Parsons makes a real nice point that I quote in full:
No further comment from me is necessary, except to say that these three points are worth remembering when examining claims of any kind, no matter who makes them.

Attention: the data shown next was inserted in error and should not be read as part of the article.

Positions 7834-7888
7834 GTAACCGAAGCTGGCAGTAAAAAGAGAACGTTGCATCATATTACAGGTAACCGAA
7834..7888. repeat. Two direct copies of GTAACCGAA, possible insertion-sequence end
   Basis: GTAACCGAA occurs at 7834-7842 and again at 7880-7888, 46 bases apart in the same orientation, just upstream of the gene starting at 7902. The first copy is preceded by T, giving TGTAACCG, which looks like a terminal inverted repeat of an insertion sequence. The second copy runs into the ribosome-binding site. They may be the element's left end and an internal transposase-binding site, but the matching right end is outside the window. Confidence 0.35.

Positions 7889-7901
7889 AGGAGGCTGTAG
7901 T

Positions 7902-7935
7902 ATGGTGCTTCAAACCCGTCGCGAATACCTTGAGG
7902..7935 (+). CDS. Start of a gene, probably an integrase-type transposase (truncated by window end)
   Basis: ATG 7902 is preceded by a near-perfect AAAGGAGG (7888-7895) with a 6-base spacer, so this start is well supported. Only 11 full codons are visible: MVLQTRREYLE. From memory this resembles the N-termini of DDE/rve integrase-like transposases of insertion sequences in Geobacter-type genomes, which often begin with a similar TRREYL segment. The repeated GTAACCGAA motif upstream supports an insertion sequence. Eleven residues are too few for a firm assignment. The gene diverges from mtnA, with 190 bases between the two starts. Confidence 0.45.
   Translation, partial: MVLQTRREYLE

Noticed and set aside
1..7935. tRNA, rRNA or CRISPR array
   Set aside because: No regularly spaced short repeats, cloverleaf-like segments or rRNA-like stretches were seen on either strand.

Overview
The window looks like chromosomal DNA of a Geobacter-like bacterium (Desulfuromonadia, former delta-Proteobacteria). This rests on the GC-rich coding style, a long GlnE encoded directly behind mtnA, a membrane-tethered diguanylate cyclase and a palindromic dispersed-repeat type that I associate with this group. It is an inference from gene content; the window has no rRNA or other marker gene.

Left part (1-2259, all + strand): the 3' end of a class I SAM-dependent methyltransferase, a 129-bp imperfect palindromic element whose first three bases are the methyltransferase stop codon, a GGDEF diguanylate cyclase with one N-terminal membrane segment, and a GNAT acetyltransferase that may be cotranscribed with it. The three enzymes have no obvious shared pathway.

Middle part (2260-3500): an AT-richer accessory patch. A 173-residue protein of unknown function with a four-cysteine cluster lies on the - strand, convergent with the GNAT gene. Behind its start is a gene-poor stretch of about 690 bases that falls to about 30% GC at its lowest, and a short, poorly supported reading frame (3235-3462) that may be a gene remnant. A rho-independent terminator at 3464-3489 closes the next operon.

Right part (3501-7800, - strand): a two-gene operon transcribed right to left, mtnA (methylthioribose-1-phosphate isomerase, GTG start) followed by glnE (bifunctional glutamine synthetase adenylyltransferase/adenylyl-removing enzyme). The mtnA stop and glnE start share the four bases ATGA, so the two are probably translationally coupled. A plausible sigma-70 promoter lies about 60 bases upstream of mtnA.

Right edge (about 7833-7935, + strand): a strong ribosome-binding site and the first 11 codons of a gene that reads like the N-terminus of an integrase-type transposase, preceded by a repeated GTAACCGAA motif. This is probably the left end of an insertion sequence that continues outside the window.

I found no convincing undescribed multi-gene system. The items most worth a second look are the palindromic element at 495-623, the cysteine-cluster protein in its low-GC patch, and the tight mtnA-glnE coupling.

...the gravamen of Dawkins’ contention [that “religious beliefs are based merely upon faith and not upon evidence”] can be re-stated as the charge that there is a great disparity between the assurance with which major religious claims are generally asserted and the actual epistemic credentials of those claims. Creedal claims are often presented as so manifestly true that those who willfully reject them are regarded as deserving of temporal or eternal punishment, or perhaps as invincibly ignorant. In this case we might expect that those creedal propositions are as well established, as irrefragable and apodictically certain as claims can be. Yet this seems not to be the case. Every such set of tenets is doubted by very many ostensibly rational, intelligent, and well-informed people. This alone is reason to think that the strength of the claims of religion is often overblown. Further, if creedal claims are manifestly true, it must be the case that each of the propositions constituting those claims is (a) clear, coherent, internally consistent, and compatible with other creedal claims, (b) either obviously true or established beyond a reasonable doubt, and (c) such that if established by reasons, those reasons should be readily apparent to any serious inquirer, since if the reasons for believing a proposition are too obscure, abstruse, or arcane, this could be a legitimate reason for not accepting it. However, it is highly doubtful that conditions a, b, and c are met with respect to the creedal claims of any religion.